“There are going to be some examples of where we can tweak and make progress,” he said. “But I don’t think if you ask the American people, `should we stop trying to close the doughnut hole that helps seniors get prescription drugs, should we go back to where people with pre-existing conditions can’t get health insurance’ … I don’t think you’d have a strong vote from people saying, `Those are provisions I want to eliminate.'”
Famously unemotional in public, Obama was asked whether he needs to change his leadership style, and he responded: “When you’re in this place, it is hard not to seem removed.”
He said he needs to do more “to ensure I’m getting out of here.” He also pointed out that “a couple of great communicators” — Reagan and Clinton — also stood at the podium two years into their presidencies “getting very similar questions.”
Actually, Clinton’s electoral comeuppance was worse. Republicans won both the House and Senate at his first midterm, but he recovered to win re-election two years later.
Republicans lost seats in Congress at Reagan’s first midterm election in 1982 but never had a House majority to lose, and kept control of the Senate for four more years.
Source: AP News
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DOJ employees urged to revolt against Bill Barr for throwing IG report ‘in the trash’ to defend Trump
On MSNBC's "AM Joy," former federal prosecutor Cynthia Alksne excoriated Attorney General William Barr for his partisan suppression of the inspector general's conclusions about the FBI's Russia investigation.
"Here's the problem. The inspector general has already found that the — the investigation was not motivated in the way that Bill Barr is saying it is, and he's directly taking all the work of all the people and he's throwing it in the trash," said Alksne. "And he's added this other layer of an investigation and now he's broken all the rules, because one of the rules in an investigation is you don't talk about it in the middle, and he's done that. And it's a very threatening thing to the person who did the initial investigation, and it's also a way of putting his thumb on the scale with the guy who's doing the followup investigation, [U.S. Attorney John] Durham. He was talked into issuing a press release that was completely improper."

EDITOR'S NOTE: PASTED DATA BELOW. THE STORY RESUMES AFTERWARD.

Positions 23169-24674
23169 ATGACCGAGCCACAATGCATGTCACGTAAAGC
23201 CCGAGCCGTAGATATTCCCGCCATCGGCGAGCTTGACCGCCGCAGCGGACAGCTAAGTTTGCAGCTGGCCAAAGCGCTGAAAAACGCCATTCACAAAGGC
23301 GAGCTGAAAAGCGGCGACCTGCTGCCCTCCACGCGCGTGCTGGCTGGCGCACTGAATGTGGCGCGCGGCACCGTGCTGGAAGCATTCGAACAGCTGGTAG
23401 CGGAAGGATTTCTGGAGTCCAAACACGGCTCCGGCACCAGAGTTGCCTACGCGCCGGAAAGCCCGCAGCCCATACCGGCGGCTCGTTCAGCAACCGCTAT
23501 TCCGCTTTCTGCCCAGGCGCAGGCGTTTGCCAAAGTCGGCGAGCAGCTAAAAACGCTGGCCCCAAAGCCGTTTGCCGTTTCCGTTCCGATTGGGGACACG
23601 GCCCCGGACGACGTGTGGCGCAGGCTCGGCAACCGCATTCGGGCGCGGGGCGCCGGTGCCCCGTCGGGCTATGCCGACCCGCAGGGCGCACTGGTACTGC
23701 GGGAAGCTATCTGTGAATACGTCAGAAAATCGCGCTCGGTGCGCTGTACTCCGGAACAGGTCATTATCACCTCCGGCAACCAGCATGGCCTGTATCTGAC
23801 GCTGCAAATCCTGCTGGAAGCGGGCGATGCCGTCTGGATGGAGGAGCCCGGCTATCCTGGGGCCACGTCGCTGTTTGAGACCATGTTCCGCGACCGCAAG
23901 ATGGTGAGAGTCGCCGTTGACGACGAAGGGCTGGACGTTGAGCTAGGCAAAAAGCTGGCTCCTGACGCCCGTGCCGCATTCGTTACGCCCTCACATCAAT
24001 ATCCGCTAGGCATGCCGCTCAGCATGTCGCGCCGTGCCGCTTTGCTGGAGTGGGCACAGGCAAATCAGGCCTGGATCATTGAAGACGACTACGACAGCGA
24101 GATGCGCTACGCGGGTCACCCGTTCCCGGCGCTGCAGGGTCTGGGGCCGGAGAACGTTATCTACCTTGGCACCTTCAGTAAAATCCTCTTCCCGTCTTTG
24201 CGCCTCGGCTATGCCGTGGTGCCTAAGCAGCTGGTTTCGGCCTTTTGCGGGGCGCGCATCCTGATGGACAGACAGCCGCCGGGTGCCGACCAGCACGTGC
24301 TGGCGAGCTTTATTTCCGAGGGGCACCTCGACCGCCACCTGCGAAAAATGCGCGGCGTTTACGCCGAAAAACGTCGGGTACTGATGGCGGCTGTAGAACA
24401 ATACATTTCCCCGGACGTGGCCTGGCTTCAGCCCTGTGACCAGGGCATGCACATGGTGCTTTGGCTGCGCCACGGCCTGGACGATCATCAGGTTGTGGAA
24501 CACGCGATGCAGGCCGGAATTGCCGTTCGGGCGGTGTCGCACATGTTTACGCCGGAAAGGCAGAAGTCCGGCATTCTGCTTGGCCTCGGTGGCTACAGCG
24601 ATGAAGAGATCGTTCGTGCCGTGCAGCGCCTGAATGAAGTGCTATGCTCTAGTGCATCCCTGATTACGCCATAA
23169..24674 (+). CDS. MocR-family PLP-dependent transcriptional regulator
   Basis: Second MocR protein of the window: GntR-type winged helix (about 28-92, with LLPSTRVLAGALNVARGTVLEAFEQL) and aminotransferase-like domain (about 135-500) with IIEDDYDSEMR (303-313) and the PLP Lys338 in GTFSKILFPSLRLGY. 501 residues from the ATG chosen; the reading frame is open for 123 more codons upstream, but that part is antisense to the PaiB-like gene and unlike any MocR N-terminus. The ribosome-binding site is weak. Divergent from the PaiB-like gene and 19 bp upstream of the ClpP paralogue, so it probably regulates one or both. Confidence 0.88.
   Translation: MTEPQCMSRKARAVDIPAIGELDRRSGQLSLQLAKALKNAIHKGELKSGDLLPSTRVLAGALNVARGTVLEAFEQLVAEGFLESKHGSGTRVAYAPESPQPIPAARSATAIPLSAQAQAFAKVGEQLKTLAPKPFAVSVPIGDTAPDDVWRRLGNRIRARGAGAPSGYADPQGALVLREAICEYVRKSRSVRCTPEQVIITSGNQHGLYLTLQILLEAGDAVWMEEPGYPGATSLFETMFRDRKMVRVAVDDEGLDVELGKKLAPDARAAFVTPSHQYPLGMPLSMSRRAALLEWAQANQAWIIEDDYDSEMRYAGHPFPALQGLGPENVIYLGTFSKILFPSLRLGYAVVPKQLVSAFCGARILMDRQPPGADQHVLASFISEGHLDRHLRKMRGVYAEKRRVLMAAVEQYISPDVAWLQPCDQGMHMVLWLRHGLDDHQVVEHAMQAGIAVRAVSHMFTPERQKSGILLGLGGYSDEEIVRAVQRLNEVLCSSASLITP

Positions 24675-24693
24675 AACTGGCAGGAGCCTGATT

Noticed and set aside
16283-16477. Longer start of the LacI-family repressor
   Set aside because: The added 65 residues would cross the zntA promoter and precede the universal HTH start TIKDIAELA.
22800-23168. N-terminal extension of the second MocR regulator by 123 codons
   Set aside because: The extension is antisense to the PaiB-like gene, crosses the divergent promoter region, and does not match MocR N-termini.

GOP ridiculed for hyping Ohio anti-impeachment protest — and only a handful of Trump supporters showed
The official Twitter of account of the Republican National Committee was buried in mockery after hyping up a video of anti-impeachment protesters in Youngstown, Ohio, where it appears only a handful of people showed up.
According to the tweet, "Ohioans are sick and tired of the Democrats’ impeachment charade. It’s time to STOP THE MADNESS!"
However, in the video from WKBN, which can be seen below, few people chose to show up for the cameras.
As one commenter noted with tongue-in-cheek, "Thought Ohio had a few more people than that."
That was the general consensus in the comments.
GOP lawmaker scrambles for excuses after being cornered with McConnell’s promise to rig Trump impeachment
On CNN Saturday, anchor Martin Savidge confronted Rep. Mike Johnson (R-LA), one of Trump's biggest defenders on cable television, about Senate Majority Leader Mitch McConnell's claim that he was "coordinating" the impeachment strategy with the White House.
"Where is the impartiality there?" asked Savidge. "And it has to be a concern because, as you point out, you are an attorney and you would be worried if a member of the jury had already stated how they were going to consider."
"Yeah, we heard those comments yesterday, as everyone did," said Johnson. "You know, I've actually talked about this with some of my Democrat [sic] colleagues, those who are very much in favor of impeachment. I said isn't it a fair description of what he said? The way I heard that, Mitch McConnell is talking about the scheduling of the trial, what length of trial or what would be involved with that, with the White House, which is not unprecedented. That's what happened in the Clinton proceedings as well, they coordinated with the White House on scheduling. I don't think he's talking about the merits of the case. I think he's talking about how long will be allowed for this to go forward so I don't think there's anything inappropriate about that."